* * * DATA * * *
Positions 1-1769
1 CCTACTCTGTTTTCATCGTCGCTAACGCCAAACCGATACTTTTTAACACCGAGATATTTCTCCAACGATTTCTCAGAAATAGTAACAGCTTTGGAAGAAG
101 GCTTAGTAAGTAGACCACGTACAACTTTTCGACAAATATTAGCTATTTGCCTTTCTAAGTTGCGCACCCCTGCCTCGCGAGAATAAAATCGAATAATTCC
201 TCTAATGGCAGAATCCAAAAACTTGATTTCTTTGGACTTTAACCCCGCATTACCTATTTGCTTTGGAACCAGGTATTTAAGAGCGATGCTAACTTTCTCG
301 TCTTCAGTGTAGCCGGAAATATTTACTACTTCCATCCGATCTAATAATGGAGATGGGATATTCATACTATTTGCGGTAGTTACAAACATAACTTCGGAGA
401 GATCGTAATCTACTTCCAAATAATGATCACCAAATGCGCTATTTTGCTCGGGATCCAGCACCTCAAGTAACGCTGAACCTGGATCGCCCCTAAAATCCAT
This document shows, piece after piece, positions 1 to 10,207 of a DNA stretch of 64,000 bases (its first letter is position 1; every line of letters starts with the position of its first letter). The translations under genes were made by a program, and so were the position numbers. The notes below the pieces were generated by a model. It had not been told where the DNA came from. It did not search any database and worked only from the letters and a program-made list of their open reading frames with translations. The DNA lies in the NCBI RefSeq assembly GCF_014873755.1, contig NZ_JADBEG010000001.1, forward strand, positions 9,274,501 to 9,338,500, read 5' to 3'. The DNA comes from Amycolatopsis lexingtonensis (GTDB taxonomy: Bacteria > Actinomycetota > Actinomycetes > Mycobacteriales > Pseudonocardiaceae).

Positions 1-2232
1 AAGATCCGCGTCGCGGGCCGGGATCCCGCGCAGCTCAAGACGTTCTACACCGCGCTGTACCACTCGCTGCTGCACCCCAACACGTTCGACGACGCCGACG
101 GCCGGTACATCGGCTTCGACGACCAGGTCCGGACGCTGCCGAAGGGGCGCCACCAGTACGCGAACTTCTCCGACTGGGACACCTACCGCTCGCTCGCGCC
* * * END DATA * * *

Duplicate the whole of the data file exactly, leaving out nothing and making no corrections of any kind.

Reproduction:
Positions 1-1769
1 CCTACTCTGTTTTCATCGTCGCTAACGCCAAACCGATACTTTTTAACACCGAGATATTTCTCCAACGATTTCTCAGAAATAGTAACAGCTTTGGAAGAAG
101 GCTTAGTAAGTAGACCACGTACAACTTTTCGACAAATATTAGCTATTTGCCTTTCTAAGTTGCGCACCCCTGCCTCGCGAGAATAAAATCGAATAATTCC
201 TCTAATGGCAGAATCCAAAAACTTGATTTCTTTGGACTTTAACCCCGCATTACCTATTTGCTTTGGAACCAGGTATTTAAGAGCGATGCTAACTTTCTCG
301 TCTTCAGTGTAGCCGGAAATATTTACTACTTCCATCCGATCTAATAATGGAGATGGGATATTCATACTATTTGCGGTAGTTACAAACATAACTTCGGAGA
401 GATCGTAATCTACTTCCAAATAATGATCACCAAATGCGCTATTTTGCTCGGGATCCAGCACCTCAAGTAACGCTGAACCTGGATCGCCCCTAAAATCCAT
This document shows, piece after piece, positions 1 to 10,207 of a DNA stretch of 64,000 bases (its first letter is position 1; every line of letters starts with the position of its first letter). The translations under genes were made by a program, and so were the position numbers. The notes below the pieces were generated by a model. It had not been told where the DNA came from. It did not search any database and worked only from the letters and a program-made list of their open reading frames with translations. The DNA lies in the NCBI RefSeq assembly GCF_014873755.1, contig NZ_JADBEG010000001.1, forward strand, positions 9,274,501 to 9,338,500, read 5' to 3'. The DNA comes from Amycolatopsis lexingtonensis (GTDB taxonomy: Bacteria > Actinomycetota > Actinomycetes > Mycobacteriales > Pseudonocardiaceae).

Positions 1-2232
1 AAGATCCGCGTCGCGGGCCGGGATCCCGCGCAGCTCAAGACGTTCTACACCGCGCTGTACCACTCGCTGCTGCACCCCAACACGTTCGACGACGCCGACG
101 GCCGGTACATCGGCTTCGACGACCAGGTCCGGACGCTGCCGAAGGGGCGCCACCAGTACGCGAACTTCTCCGACTGGGACACCTACCGCTCGCTCGCGCC